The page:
A couple of weeks ago, my family and I did something I’d been actively anticipating and also dreading: we helped our 14-year-old dog, Ginger Peaches, drop her body.
I chose those words purposefully, reflecting the Eastern bent I’ve acquired through study and practice. Also, putting any creature “down” sounds insulting.
As imagined, letting go of the live-action growth chart that aged along with my children from the time they were puppies was brutally hard. But there were also incredible moments of grace, thanks to some work I did to prepare to face the inevitable.
Death isn’t the bane of midlife existence. It’s actually the greatest teacher.
Don’t Fear the Reaper
Reflecting on mortality and using it to infuse life with meaning and purpose is a practice for the ages. The Stoics used Memento Mori (“remember you must die”), early Buddhists spoke of maraṇasati (“remember death”), while ancient Sufis hung out in graveyards and Mexicans continue to celebrate el Día de los Muertos (“The Day of the Dead”).
According to Vedanta, there are three operator functions: creation (Brahma), maintenance (Vishnu), and destruction (Shiva). The cycle between the three is continual and inescapable. To avoid suffering and live life fully, you must release your fear of the ultimate unknown — death.
Perhaps easier said than done, especially for modern Westerners. But thinking about death helps us more fully live.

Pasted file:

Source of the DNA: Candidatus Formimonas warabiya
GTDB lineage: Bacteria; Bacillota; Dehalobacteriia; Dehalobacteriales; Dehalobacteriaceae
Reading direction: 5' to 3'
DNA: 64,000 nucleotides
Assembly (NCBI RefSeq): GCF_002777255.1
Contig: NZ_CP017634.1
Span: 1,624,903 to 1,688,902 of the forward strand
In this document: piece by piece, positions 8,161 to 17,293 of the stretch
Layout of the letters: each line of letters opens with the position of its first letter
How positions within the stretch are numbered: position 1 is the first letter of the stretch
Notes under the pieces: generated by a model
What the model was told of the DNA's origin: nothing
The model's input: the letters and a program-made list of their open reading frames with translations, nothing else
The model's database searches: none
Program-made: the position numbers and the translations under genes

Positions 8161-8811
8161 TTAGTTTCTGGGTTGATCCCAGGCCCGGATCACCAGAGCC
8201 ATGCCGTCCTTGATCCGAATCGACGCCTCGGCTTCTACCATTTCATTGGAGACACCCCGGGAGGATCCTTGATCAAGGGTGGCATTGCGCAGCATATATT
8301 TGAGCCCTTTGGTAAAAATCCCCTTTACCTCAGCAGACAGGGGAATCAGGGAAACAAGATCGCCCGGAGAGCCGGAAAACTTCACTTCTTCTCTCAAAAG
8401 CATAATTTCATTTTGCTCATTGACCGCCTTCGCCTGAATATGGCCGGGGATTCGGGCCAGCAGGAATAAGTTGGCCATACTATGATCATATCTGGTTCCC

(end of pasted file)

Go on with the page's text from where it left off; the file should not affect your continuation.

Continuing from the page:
A Good Death
In today’s world, mortality is a tricky subject. Esther Perel, an expert in frank discussions of taboo topics, urges us to invite openness and innovation into the conversation about grief and loss.
“Talking about death is talking about life — hopes, fears, uncertainty, imagination, legacy, connection, responsibility, love.”
With the help of Nurture.co, Perel initiated a conversation during the pandemic with her sons about her spouse’s and her wishes for end-of-life. She found proactive organization as calming and life-affirming, particularly in a chaotic time.
Similarly, I took great comfort reading Being Mortal by Dr. Atul Gawande. His ruminations on what modern medicine misses about the realities of aging and death helped me face the impending loss of not just my pet, but also my parents.
As Perel points out and Gawande’s experience verifies, not being dead is not the same as being alive.
One of the things I worried about most was how I would know it was Ginger’s time. My friends assured me I’d just know, and it was true: her body gave out. Until that time, she was able to do pretty much everything she loved (including eating a steak for breakfast on that final day).
Holding Ginger as the vet euthanized her, I felt the unmistakable presence of joy and appreciation beneath my sadness. For love deeply felt and a life well-lived to the very end.
Dying like a dog, as it turns out, can be a beautiful thing.
What Death Can Teach Us About Life (Esther Perel)
Being Mortal: Medicine and What Matters in the End (Amazon Associates)